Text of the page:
Jennifer Cast, VP of specialty recruiting highlighted the employee match campaign at her organization’s All-Hands meeting, where Dave Hill spoke about his daughter’s struggle with homelessness.
“I felt deep respect for Dave for sharing his experience with us. It was heartbreaking,” said Cast. “Hearing his gratitude for the many organizations that are helping his family member stay alive and giving him hope deepened my commitment to supporting Amazon’s employee match.”
Hill’s personal story and the match campaign inspired Cast and her senior leadership team to double the match up to a specified amount, encouraging their team to donate because their funds would stretch even further.
“Participation in the extra match was optional. We set a 50% team participation goal, to make it clear that we didn’t expect everyone to participate,” said Cast. No donation amount was too small. “I made it clear in our announcement, and all subsequent emails, that a donation of any size counted toward the match,” she said.
Making a difference
The employee contribution match builds on Amazon’s ongoing engagement with its nonprofit partners. The company's in-kind and cash donations have helped build a new family shelter within an Amazon building for Mary’s Place, and classroom and restaurant space for FareStart’s job training program for people experiencing homelessness or living in poverty. The collective value of these donations, including annual rent, is more than $130 million, with Mary’s Place alone to receive $100 million in in-kind and cash donations over the next 10 years.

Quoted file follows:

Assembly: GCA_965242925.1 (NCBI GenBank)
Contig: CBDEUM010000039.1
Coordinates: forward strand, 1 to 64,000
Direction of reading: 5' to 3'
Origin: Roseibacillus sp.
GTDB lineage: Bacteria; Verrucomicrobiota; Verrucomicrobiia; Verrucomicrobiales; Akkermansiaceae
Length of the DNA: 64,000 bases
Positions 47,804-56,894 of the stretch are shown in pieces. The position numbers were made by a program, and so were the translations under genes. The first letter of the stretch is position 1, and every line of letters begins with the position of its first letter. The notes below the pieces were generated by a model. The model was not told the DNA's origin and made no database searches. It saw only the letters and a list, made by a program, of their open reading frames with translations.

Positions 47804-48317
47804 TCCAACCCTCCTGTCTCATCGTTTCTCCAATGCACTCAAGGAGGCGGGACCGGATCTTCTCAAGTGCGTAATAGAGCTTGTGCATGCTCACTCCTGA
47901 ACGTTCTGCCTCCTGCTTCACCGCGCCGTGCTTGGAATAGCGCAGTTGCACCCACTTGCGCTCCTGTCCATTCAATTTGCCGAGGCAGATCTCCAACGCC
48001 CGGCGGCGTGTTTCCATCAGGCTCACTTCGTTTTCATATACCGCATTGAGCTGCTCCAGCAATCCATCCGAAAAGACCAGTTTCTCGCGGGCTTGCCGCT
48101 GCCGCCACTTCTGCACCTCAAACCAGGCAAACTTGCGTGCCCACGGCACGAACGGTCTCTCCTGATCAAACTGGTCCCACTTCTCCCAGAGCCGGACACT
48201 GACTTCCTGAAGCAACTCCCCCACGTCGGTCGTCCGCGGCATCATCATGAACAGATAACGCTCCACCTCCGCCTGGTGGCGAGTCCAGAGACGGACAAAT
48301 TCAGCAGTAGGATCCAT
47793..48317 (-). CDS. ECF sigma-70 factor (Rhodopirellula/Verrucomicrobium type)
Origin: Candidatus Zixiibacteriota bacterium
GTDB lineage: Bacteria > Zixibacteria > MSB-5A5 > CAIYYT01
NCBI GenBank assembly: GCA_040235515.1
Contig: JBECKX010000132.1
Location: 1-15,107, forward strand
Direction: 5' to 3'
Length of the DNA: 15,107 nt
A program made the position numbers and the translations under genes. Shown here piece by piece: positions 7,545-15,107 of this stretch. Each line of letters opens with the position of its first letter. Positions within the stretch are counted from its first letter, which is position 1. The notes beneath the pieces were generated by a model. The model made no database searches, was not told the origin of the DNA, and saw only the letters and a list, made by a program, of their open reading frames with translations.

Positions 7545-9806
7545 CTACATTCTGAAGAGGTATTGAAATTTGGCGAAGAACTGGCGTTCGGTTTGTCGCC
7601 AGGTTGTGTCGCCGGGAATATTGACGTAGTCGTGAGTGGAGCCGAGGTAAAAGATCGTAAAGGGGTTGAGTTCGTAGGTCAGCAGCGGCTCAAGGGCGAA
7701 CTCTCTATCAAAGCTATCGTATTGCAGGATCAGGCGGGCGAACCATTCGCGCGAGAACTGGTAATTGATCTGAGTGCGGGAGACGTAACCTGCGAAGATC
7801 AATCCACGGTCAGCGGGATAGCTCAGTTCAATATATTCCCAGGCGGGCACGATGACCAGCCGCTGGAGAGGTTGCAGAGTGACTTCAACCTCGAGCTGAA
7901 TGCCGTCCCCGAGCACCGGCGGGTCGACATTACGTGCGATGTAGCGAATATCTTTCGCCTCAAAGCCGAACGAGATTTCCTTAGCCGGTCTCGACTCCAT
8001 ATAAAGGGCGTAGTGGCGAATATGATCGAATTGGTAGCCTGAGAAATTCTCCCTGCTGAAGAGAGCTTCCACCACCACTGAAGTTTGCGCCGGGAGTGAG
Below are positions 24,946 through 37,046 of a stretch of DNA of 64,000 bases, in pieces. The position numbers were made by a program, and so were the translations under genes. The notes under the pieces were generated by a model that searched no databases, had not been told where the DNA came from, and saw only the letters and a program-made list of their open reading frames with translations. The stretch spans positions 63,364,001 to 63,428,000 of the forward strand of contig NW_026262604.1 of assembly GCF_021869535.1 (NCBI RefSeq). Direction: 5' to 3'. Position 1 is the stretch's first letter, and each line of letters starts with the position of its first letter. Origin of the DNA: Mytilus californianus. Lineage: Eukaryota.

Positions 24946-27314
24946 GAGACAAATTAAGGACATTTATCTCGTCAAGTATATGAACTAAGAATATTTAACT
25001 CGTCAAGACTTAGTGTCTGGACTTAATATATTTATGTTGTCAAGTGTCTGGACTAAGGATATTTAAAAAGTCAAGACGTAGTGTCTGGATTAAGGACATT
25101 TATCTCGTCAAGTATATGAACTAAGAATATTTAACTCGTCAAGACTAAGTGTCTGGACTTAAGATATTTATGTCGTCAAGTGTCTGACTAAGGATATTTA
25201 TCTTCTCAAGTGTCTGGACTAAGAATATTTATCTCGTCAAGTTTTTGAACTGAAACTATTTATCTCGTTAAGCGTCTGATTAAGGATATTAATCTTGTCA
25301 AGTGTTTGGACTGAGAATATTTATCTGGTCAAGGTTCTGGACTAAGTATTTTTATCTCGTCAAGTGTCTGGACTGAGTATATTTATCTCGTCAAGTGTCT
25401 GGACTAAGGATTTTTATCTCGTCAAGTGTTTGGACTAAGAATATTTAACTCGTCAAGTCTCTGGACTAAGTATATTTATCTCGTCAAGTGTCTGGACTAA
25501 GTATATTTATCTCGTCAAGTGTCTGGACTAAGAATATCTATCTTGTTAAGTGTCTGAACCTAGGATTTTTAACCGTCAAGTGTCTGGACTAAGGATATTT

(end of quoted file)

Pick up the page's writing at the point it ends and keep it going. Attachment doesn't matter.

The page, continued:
Before the employee match even began, Amazon donated $5 million to Plymouth Housing to provide permanent supportive housing for people experiencing homelessness in Seattle and $3 million to the Arlington Community Foundation to increase access to affordable housing for low-income families and veterans.
By the time the campaign closed, thousands of Amazonians around the world made donations. Malakoutian believes that this form of giving is the start of something bigger for Amazonians.
“One person may think they can’t make a difference because their donation is small,” said Malakoutian. “But one person can create awareness and get others to donate. Any contribution can help make real change.”
Malakoutian hopes the employee match campaign inspires other Amazonians to volunteer in their communities. Cast believes that we can all, at the least, find time to give back.
“There are two barriers to giving: time and money. We can all find time to contribute, even if it’s just a few hours, a couple of times a year,” said Cast. “And a donation of any amount helps—thousands of $10 donations add up to a meaningful amount,” she said.
Learn more about the employee match, including the nonprofits in the Seattle and Arlington regions that benefited from the campaign.